And just like me, my children instantly felt the need for familiar faces—people who know us … people who love us … people we can call in times of trouble, even at one o’clock in the morning.
I got down on bended knee in front of my children with tear-streaked cheeks and shared my heart and my hopes. “I have cried many tears thinking about saying goodbye to our friends here too. But we will join a swim team. We will find a church. We will take walks every evening in our new neighborhood, and it won’t be long before we will make a friend or two,” I assured.
That weekend was rough for my children. Processing the thought of moving brought a roller coaster of emotions and lots of questions. At night, they had trouble sleeping.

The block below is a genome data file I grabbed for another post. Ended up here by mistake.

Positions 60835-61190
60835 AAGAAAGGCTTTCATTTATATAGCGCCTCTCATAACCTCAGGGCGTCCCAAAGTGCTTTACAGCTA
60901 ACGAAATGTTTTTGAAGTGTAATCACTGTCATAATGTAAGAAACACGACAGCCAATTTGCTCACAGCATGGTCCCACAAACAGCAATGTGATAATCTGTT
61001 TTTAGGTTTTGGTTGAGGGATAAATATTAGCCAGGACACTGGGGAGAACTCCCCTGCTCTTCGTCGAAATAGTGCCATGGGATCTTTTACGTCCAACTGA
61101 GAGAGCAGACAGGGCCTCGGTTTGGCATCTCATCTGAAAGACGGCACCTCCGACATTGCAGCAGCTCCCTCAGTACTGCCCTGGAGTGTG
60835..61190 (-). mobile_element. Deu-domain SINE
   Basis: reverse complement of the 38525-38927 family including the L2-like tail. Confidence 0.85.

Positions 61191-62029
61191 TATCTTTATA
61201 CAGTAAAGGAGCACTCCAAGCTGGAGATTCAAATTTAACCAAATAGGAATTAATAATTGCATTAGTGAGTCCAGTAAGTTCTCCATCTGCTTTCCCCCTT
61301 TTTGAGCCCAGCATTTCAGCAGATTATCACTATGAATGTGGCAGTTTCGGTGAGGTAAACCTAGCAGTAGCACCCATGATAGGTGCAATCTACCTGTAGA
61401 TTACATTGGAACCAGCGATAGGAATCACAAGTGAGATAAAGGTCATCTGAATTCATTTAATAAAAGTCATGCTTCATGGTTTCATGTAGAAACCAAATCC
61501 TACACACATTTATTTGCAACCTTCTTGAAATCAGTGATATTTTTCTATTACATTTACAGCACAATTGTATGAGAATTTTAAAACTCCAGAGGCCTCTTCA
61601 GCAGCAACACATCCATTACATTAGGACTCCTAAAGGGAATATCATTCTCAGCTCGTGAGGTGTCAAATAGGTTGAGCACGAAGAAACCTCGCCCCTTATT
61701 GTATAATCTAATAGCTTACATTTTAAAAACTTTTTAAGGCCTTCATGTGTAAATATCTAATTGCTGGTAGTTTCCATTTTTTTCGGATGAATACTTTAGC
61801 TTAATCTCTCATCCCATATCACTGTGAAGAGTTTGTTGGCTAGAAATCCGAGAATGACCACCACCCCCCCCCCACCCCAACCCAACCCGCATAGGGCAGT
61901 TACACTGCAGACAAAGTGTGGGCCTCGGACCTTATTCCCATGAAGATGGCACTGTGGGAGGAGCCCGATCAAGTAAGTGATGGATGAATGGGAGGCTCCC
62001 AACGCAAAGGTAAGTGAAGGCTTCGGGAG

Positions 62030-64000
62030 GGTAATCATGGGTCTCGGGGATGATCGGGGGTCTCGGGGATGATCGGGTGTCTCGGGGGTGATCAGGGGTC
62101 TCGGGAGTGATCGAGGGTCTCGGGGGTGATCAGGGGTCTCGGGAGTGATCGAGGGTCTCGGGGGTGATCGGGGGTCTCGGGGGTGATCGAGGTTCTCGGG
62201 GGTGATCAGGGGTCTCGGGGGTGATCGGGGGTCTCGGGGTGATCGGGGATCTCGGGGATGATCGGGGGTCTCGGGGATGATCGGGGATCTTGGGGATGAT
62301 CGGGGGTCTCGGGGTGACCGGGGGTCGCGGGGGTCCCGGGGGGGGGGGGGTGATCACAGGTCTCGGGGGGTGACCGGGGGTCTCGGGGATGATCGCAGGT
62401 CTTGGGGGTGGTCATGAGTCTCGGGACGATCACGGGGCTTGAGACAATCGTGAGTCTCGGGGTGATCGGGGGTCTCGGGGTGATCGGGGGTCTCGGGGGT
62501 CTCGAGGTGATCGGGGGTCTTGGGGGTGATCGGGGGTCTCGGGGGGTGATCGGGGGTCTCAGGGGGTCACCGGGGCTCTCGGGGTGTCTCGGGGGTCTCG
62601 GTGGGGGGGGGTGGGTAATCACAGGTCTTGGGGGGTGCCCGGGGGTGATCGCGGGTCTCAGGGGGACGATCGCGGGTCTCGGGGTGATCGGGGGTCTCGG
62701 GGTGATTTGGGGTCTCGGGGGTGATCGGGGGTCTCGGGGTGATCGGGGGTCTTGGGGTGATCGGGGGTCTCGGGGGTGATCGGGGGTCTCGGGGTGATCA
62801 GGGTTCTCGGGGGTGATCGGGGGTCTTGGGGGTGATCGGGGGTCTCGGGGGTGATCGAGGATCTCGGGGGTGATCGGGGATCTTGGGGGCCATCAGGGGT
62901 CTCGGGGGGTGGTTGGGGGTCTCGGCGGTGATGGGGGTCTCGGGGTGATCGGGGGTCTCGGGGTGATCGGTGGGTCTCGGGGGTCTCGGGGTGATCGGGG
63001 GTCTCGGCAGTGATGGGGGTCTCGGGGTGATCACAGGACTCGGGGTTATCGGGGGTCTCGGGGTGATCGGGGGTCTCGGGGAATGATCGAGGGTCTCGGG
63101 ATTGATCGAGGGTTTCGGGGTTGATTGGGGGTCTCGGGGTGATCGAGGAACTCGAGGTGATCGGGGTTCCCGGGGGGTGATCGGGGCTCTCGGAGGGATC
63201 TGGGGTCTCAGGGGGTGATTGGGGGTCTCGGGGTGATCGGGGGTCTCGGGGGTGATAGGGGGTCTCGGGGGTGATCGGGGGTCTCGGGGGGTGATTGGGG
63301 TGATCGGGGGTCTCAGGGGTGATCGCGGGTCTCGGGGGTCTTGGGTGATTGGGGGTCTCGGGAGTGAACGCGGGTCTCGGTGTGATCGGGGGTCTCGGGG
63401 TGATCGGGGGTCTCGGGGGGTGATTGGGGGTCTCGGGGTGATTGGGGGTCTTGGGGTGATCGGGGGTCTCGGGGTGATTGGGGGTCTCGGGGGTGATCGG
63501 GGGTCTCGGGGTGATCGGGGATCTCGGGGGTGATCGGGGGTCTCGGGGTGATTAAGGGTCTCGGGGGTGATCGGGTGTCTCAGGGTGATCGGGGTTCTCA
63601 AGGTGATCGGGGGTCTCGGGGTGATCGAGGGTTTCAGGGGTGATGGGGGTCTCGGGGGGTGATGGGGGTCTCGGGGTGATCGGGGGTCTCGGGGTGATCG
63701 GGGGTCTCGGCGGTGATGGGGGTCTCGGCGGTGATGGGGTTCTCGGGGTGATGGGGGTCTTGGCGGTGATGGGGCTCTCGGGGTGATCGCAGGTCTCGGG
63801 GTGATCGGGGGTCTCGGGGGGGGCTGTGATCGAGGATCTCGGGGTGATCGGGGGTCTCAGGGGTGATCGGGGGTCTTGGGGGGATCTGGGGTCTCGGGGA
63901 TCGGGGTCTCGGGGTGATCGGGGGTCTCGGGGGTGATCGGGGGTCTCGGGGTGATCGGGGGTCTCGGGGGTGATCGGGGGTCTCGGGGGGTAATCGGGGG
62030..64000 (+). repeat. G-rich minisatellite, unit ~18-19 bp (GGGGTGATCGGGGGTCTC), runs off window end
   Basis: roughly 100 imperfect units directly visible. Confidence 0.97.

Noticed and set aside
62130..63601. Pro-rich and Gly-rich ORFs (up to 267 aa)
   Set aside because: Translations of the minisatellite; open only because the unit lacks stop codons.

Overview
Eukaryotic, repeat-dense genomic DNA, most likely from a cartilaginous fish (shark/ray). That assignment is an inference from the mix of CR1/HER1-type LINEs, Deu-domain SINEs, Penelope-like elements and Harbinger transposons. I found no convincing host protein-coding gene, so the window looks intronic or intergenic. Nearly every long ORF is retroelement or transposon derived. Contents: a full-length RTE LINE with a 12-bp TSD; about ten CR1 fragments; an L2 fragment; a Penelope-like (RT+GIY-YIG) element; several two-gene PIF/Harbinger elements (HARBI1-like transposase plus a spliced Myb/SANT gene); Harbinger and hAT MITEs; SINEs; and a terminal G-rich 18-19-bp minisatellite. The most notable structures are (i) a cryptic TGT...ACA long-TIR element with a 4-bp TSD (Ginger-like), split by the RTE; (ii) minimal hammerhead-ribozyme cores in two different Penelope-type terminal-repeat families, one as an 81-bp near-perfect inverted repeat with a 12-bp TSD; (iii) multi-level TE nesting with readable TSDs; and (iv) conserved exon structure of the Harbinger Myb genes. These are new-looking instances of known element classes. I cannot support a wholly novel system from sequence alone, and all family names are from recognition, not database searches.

“I can’t believe we’re moving,” my older daughter whispered tearfully when she came to my bed at midnight. “I don’t want to leave my friends, Mama.”
Although I was still half asleep, I managed to offer up a hopeful thought. “Remember, we’re moving to the same city that your best friend’s aunt lives. We have known Aunt Jane for years, and she adores you.”
My daughter thought about it for a minute and a tiny smile came to her lips. “Can we have Aunt Jane over for dinner when we get settled? Like on a Friday night could she just come and hang out with us?”
A Familiar face. Someone who knows us. Someone who loves us. Someone we can count on. Someone we can trust.